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Barack Obama BuzzFeed Video

Wooing a nation: Can British politicians ever embrace 'BuzzFeedification' like Obama?


By Gillian West | Social media manager

March 4, 2015 | 5 min read

As British politics steps up a gear ahead of the general election, can Westminster parties emulate the masterful command of content seen in Barack Obama’s recent BuzzFeed film, which received over 50m views in just one week? Gillian West explores whether UK politicians have what it takes to embrace digital like the president.

Barack Obama’s digital operations have been integral to his political career and presidency over the last six years. And with a social footprint spanning more than 100 million internet users on Facebook and Twitter alone, politicians both sides of the pond are desperate to find out the recipe behind Obama’s digital ‘secret sauce’.

Following his appearance last year on Zach Galifianakis’ internet comedy series ‘Between Two Ferns’ Obama has since turned to another popular forum, BuzzFeed, to reach out and encourage young Americans to sign up to his Affordable Healthcare Act with the video ‘Things Everybody Does But Doesn’t Talk About’.

“When I saw it I tweeted the ‘BuzzFeedification’ of government communications was finally complete,” says Nick Jones, former head of digital for the prime minister and cabinet office, now head of digital communications and corporate responsibility at Visa Europe.

“But at the end of the day it’s just content, albeit a fantastic example of beautifully created and well executed content. It’s much the same in aim as an HMRC ‘fill out your tax return’ message, yet it looked and sounded completely different from government communications, and that’s what got the attention.”

Whether or not the clip managed to make young Americans sign up remains to be seen, but for a political message to accrue in excess of 50m views in little over a week is without doubt enviable. So what is it that makes Obama so appealing?

“The difference really comes from Obama’s experience as a community organiser in Chicago,” says Sam Jeffers, managing director of Blue State Digital London, the UK arm of Obama’s digital strategy agency and advisors to Labour’s 2015 general election campaign.

“He found the best way to reach people was through direct contact and he’s prepared to go where he knows he’ll find the audience he wants to communicate with. He’s completely unique as a modern communicator; there’s no one else like him who possesses that ability to switch tone.

“He is, of course, a very serious person – he’s the president of the most powerful country in the world – but when needed he has a light touch that’s very authentic and he’s able to modify his tone to suit any communications channel.”

The BuzzFeed video is just one cog in the social media and online machine Obama has been manning to promote his healthcare act to young Americans, including interviews with YouTube talent Hank Green, Bethany Mota and GloZell Green and a candid Reddit AMA.

As Britain’s political elite ramp up for the general election, could Obama’s “modern sense of how to communicate” translate to UK shores? The short answer is no, according to Jones, because of the differences in the political constitutions of the two countries.

“Running for prime minister isn’t in the same league as running for president. In the US it’s won by wooing a nation, whereas in the UK you become prime minister by working to win constituency by constituency.”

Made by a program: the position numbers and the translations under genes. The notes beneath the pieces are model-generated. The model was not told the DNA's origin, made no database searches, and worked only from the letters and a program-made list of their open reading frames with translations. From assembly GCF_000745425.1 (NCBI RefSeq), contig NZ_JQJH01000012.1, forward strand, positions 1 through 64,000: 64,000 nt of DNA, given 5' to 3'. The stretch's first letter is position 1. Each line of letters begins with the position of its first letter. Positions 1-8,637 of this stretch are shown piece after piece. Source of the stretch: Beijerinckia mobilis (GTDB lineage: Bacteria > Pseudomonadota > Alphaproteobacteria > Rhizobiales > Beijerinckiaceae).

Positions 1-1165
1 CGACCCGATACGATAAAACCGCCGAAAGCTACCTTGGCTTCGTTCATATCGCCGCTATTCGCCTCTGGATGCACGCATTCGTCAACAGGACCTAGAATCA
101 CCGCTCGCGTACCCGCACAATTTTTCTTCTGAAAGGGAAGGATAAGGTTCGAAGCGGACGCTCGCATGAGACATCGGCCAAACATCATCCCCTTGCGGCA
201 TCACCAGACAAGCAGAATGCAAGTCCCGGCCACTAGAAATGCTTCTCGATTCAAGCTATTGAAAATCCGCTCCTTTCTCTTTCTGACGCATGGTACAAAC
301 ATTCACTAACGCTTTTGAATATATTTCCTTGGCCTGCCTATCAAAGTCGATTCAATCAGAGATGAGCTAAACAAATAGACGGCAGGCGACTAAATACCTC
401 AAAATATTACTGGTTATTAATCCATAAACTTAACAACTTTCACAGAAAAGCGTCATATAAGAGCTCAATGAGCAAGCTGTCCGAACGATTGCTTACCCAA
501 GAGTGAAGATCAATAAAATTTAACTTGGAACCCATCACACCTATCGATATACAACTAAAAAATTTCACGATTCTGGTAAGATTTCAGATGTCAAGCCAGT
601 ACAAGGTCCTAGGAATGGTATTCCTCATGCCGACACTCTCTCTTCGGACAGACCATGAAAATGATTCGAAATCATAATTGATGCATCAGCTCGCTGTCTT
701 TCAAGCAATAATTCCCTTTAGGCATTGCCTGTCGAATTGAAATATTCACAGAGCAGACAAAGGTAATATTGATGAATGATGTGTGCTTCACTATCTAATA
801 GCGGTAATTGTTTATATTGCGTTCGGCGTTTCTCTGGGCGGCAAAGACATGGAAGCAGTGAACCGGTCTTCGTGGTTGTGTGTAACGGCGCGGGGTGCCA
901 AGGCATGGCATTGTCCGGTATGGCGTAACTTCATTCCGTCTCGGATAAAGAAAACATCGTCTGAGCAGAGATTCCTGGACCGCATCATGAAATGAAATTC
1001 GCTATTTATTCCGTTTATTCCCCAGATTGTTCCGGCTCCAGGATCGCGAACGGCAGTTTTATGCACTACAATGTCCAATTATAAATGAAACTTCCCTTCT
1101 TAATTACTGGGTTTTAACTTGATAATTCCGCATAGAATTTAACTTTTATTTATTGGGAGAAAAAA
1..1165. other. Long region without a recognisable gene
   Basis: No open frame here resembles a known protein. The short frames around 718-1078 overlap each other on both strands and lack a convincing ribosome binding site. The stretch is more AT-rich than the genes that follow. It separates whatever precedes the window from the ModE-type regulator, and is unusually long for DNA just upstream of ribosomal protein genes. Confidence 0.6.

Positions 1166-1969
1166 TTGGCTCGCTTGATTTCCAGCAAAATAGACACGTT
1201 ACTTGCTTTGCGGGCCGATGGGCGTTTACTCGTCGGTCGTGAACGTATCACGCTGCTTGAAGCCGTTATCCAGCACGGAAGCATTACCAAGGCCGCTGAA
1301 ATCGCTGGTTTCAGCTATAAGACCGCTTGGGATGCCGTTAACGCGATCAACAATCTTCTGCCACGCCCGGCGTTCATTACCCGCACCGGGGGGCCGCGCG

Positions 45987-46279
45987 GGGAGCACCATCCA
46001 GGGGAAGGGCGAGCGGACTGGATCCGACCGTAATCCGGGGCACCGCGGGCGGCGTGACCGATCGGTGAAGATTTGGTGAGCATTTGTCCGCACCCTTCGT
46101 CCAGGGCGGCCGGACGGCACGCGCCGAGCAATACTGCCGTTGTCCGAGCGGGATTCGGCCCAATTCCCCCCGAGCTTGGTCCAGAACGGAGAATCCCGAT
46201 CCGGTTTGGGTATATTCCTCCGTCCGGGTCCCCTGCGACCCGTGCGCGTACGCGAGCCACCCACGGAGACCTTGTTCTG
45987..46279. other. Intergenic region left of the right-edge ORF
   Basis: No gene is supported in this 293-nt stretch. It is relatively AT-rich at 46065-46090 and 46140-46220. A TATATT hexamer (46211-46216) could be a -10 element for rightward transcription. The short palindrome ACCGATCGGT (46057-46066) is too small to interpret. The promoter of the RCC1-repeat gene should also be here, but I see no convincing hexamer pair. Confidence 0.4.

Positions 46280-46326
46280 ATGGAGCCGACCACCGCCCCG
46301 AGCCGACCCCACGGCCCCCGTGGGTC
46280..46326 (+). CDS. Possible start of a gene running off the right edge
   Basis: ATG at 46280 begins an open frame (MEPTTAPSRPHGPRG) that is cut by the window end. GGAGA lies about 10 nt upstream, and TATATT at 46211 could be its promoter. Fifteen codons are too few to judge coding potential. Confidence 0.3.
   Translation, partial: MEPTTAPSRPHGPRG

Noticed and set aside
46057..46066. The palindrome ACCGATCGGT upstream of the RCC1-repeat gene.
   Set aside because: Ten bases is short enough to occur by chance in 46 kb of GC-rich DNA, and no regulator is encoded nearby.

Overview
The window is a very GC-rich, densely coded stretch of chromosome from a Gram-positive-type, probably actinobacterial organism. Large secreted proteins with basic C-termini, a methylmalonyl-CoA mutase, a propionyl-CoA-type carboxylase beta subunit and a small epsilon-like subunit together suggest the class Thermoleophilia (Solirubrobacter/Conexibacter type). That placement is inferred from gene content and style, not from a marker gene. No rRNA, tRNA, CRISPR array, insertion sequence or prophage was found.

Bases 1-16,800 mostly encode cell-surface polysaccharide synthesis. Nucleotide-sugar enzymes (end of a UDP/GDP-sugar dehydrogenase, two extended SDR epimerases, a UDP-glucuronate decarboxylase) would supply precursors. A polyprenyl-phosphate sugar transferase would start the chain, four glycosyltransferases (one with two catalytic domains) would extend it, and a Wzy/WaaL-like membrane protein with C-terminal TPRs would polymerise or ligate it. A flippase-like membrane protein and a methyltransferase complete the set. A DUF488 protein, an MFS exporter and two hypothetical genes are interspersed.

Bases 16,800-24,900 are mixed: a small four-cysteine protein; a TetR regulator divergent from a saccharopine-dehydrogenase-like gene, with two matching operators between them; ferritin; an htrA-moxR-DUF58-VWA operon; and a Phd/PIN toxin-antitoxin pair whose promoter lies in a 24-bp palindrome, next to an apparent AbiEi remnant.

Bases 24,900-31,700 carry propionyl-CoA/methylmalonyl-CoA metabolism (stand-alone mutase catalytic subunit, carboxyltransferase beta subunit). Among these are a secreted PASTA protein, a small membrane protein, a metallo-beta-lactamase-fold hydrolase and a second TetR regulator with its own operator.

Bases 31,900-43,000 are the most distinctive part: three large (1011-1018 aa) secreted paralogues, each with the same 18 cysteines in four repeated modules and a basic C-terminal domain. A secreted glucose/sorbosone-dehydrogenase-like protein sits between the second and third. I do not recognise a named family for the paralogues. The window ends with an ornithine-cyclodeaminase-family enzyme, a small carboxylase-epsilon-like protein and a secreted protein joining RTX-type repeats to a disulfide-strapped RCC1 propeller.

It’s also worth bearing in mind the differences in styles of political personality on the two sides of the Atlantic. Obama is fundamentally different from any of the UK’s political leaders, who are nervous about embracing new technology – and until that nervousness subsides, UK politicians’ use of digital channels will remain stifled, according to Simon Francis, director of social communications agency Claremont.

“The UK is a long way from seeing anyone successfully using platforms like BuzzFeed to the extent Obama has. Politicians are very nervous about doing anything that’s seen as too different and are hesitant because every single example of where people have tried to engage with content or create more interesting content has backfired.

“That’s not to say our politicians couldn’t be using BuzzFeed and other online content more effectively,” he adds. “There are some local candidates doing interesting stuff with video and infographics but it comes down to the candidate, the time, the budget and the skills available. There’s a real skills race between the parties to learn how to create content in-house, quickly and of a high enough quality to drive engagement and ultimately votes.”

Obama being halfway through his second term as president has also afforded him more freedom to experiment with his communications; as he’s not running for re-election he has less to lose. Francis draws comparisons with the last UK election when the polls showed Labour was heading for defeat.

“At that point Gordon Brown changed, started doing things more open forum events and off-the-cuff speeches. What we could see this time is more innovation towards the end of the campaign when the parties are throwing everything they have at it.”

Despite the different set of circumstances and breed of politicians in the UK, Jeffers believes there are “commonalities” in campaigning on both sides of the Atlantic that digital can help with.

“Ultimately it’s about getting your message out and improving understanding of your messaging. Digital is what allows people to get involved with politics in the way that they want.

“Be it spreading messages, raising money or sharing information, digital is the grease in the wheels that gets people talking and connecting with politics.”

This feature was first published in The Drum's 4 March issue.

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